Effect of Specialty and Recent Experience on Perioperative Decision-Making for Abdominal Aortic Aneurysm Repair


Address correspondence to Avery Tung, Department of Anesthesia and Critical Care, University of Chicago, 5841 S. Maryland Ave MC 4028, Chicago IL 60637. E-mail: atung@dacc.uchicago.edu



To determine whether recent experience and specialty choice would affect physician adherence to evidence-based guidelines.


In a series of computer-simulated encounters, participants weighed the risk of spontaneous abdominal aortic aneurysm (AAA) rupture against the risk of perioperative death to determine timing for elective repair. Guideline recommendations and statistical information on the risks of rupture and surgical death were provided.


Annual meetings of the American Geriatrics Society, American College of Surgeons, and American Society of Anesthesiologists.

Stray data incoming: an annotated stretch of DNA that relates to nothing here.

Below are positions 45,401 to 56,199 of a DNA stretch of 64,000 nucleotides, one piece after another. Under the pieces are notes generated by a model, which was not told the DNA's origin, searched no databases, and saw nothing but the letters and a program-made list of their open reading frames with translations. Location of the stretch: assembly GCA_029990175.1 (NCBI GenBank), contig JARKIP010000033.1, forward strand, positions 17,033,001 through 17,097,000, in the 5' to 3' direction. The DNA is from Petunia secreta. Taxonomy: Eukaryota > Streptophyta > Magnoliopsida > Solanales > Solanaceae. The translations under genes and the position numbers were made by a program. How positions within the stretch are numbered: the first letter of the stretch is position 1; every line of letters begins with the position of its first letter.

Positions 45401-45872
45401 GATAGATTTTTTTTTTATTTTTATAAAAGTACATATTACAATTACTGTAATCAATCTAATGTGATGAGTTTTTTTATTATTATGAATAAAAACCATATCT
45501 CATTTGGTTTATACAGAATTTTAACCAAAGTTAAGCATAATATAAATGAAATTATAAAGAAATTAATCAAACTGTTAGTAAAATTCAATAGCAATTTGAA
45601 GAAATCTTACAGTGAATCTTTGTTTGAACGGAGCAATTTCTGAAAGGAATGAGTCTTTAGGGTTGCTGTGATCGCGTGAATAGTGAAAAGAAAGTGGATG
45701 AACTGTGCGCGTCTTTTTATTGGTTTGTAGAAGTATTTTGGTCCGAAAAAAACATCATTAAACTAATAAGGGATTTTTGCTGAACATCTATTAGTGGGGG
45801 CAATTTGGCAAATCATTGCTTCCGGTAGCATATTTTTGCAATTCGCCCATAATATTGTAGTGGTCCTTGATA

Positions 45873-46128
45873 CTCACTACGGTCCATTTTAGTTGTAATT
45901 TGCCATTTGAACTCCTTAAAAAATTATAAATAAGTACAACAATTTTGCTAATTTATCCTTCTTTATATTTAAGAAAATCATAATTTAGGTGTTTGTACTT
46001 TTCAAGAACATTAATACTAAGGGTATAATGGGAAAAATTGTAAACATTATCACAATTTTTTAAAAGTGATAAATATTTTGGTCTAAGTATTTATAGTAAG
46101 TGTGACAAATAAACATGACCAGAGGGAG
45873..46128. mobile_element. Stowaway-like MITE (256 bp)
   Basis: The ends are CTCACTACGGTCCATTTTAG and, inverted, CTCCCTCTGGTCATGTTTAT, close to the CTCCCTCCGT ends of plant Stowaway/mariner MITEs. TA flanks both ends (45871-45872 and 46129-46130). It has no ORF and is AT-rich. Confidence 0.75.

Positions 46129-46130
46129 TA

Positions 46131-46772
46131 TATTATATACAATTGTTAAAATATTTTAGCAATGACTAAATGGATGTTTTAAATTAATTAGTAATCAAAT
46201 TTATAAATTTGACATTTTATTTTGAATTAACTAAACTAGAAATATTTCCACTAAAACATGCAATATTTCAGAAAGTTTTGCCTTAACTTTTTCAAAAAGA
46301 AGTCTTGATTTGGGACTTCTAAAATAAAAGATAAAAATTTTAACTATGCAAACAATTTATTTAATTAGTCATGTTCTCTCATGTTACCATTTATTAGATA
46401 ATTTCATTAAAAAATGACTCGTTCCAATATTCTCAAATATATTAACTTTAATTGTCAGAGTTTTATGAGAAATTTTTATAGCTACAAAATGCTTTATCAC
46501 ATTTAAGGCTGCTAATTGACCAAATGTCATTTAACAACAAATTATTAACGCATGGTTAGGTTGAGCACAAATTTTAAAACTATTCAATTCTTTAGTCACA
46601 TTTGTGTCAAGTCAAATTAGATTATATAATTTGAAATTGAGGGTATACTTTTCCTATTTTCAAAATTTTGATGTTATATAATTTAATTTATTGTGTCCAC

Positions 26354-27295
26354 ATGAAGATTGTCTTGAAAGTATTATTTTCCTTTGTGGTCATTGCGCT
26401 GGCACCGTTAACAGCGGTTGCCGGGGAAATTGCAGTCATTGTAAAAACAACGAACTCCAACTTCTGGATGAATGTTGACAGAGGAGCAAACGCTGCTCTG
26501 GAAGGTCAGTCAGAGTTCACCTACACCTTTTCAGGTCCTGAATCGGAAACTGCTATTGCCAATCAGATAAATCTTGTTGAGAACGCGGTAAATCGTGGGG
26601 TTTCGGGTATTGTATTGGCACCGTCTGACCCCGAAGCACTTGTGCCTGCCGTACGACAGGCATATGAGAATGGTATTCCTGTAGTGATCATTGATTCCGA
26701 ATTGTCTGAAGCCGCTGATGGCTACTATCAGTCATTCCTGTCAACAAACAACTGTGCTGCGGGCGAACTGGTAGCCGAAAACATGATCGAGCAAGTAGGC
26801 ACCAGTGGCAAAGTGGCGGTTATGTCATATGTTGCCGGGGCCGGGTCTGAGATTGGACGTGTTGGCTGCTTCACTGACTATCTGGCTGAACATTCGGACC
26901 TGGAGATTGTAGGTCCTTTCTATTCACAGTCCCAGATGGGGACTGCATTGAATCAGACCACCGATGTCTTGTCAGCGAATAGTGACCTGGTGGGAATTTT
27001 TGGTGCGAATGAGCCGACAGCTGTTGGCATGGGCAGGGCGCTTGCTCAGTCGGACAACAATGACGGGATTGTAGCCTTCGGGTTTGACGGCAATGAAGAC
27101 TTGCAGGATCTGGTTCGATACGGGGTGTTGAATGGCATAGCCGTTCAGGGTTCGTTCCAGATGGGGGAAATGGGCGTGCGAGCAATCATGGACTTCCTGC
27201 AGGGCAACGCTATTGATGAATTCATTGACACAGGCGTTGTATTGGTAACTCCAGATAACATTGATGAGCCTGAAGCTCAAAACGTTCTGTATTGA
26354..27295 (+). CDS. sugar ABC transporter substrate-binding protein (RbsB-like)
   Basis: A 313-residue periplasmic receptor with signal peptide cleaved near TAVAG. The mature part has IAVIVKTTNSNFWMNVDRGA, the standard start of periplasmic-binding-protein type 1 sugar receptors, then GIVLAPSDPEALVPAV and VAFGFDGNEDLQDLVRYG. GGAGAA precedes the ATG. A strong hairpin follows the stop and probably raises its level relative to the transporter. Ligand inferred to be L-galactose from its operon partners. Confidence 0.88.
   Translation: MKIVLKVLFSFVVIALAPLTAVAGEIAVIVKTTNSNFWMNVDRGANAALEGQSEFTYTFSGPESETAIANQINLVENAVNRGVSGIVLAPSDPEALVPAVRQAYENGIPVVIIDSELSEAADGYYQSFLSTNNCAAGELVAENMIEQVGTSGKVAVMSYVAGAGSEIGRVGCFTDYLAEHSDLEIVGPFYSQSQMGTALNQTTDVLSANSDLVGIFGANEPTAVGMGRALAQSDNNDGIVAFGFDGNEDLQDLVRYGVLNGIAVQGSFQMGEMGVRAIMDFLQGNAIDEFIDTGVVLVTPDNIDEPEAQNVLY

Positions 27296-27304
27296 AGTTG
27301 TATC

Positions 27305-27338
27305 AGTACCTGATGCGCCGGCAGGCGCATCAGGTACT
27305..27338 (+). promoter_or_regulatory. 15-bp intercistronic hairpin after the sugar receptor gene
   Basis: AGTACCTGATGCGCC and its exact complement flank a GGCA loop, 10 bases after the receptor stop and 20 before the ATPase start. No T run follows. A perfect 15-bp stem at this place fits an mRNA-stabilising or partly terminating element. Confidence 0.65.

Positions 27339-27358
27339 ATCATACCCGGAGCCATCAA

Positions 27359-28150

Before the simulation, each participant was randomly exposed to one of three simulated outcomes: death during watchful waiting (WWD), perioperative death (PD), or successful outcome (SO).


Adherence to recommended guidelines for AAA treatment.


Against guideline recommendations, 67% of geriatricians, 74% of anesthesiologists, and 77% of surgeons chose surgery when the rupture risk was lower than the risk of perioperative death (P < .05). Surgeons exposed to the WWD experience chose surgery significantly earlier than if they were exposed to a PD or SO experience (P < .001). Anesthesiologist choices did not differ with recent experience.


Geriatrician decisions more closely followed guideline recommendations for AAA management than those of two other specialties typically involved in AAA care. A prior WWD affected surgeons most, geriatricians next, and anesthesiologists least. Geriatricians referring patients for AAA surgery should be aware of specialty-specific differences in perioperative decision behavior.